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Migrants: An Invisible Force in Central Asia

Almaty – One in four Central Asians are migrants, meaning ten million people are on the move, often irregularly, in search of work. High unemployment, growing populations and low wages propel people from Kyrgyzstan, Tajikistan, and Uzbekistan, who face exploitation, trafficking, and human rights abuses.

In order to raise awareness of migration in the region, and counter the xenophobia and intolerance that feed these abuses, IOM, the UN Migration Agency and partners have organized a photo exhibition in Almaty, the largest city in Kazakhstan.

East, West, Home's Best

Sanobar and her husband Asanbai are two of the 500,000 Kyrgyz nationals who migrate every year. They went to the Russian Federaiton to earn money to send their children to school. It didn't go well, but now, three years later, they are home and happler.

East, West, Home's Best

Sanobar, 51, and her husband Asanbai, 52, have six children, and come from a remote village in the Aravan region in southern Kyrgyzstan. To provide a better future for their family, the couple, with their eldest daughter, decided to migrate to the Russian Federation, leaving the five youngest children with a relative to look after them until their return. You can read their full story here 

A football tournament to mark the occasion of the International Women Day and its slogan “I am Generation Equality: Realizing Women’s Rights” was held on March 3, 2020 in Osh, the main city in southern Kyrgyzstan. The event was cooranized by IOM and the NGO “Blagodat” in the framework of the USAID Dignity and Rights project. Sixty schoolgirls from six city schools took part in the tournament. The event provided aplatform for awareness raising on issues of gender equality, empowerment of women migrants, as well as opportunities for discussions on safe migration and the risks of trafficking.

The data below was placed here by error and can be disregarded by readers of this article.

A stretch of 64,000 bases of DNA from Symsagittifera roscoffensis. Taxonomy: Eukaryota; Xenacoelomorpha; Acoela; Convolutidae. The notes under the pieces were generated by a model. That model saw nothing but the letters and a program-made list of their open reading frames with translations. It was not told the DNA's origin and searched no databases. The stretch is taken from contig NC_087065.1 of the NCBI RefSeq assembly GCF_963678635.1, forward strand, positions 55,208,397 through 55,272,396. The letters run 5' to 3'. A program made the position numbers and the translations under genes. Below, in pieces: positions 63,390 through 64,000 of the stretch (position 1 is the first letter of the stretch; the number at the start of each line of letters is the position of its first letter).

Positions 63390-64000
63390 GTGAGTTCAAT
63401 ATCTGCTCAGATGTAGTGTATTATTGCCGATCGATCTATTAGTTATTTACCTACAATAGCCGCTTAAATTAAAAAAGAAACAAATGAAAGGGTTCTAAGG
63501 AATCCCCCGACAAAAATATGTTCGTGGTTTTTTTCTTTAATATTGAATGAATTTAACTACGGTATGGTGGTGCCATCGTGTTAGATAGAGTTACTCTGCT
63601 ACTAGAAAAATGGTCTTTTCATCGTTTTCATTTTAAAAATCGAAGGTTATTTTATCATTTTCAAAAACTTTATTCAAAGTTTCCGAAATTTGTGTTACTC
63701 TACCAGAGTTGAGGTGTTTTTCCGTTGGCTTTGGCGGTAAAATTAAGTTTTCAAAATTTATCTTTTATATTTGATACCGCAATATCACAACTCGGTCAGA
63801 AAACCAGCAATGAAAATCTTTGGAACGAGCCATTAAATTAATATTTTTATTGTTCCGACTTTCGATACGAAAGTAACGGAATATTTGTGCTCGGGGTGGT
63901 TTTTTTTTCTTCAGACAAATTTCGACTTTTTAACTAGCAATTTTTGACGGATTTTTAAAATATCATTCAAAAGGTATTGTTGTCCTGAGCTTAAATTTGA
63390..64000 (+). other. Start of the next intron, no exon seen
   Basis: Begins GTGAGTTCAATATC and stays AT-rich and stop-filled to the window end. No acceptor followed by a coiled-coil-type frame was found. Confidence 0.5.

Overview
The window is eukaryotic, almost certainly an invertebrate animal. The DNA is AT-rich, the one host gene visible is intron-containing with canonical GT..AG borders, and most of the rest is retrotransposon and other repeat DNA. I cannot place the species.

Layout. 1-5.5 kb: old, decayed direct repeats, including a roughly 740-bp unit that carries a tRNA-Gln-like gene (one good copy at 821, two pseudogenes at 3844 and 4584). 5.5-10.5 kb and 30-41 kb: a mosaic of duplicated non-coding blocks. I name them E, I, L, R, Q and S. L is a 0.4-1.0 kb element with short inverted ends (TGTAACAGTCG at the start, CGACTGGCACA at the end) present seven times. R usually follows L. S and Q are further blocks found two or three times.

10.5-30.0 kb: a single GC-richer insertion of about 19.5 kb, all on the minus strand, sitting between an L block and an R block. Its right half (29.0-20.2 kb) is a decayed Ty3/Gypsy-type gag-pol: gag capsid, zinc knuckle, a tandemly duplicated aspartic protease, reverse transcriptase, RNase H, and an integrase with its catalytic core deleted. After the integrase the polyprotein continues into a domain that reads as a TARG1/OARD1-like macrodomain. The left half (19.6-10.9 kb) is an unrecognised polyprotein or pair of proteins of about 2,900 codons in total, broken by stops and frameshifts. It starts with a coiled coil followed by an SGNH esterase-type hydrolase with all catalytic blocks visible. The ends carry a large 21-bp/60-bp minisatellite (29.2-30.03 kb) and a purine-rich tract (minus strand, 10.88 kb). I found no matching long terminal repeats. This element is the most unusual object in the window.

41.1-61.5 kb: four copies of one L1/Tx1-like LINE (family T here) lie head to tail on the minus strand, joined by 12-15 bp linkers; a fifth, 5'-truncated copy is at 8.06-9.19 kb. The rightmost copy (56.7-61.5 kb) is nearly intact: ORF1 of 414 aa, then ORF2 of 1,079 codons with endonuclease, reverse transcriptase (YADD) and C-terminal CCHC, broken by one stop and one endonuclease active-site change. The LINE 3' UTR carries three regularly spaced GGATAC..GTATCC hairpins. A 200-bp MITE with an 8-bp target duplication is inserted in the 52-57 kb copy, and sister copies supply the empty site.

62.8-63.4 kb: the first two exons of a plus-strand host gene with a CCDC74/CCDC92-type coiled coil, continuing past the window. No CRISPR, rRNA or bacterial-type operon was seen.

Tamara Goes Home

Unable to find a job in Kyrgyzstan, Tamara moved to Russia, where a friend had promised her work.

She didn’t know that her “friend” was in cahoots with the owners of a factory. Upon arrival, they took Tamara’s documents and never paid her for her work. She was beaten whenever she tried to flee but eventually managed to escape.

Shortly after returning home, Tamara dialed 1899 on her phone - the Kyrgyz Government’s immigration hotline that USAID and IOM helped set up about ten years ago.

Our Daily Bread

Sirojiddin was unable to find work in his home town in Kyrygyzstan so he set out for Moscow, where he was tricked and became a victim of trafficking. He eventulally escaped back home where he's now the lcoal baker, providing work for his family and delicious naan bread for his community.

Bread of Life

“My boss would hit me, curse at me, and say that if I did not work for him he would call the police and have them lock me up for a crime I did not commit. I had no choice. I was stuck.”

Every year, anywhere between 600,000 to 800,000 Kyrgyzstanis leave the country to find work in Russia. This is a lot of people for a country of about 6 million. The money they send home accounts for about 35 percent of the country’s GDP, which is one of the highest rates in the world.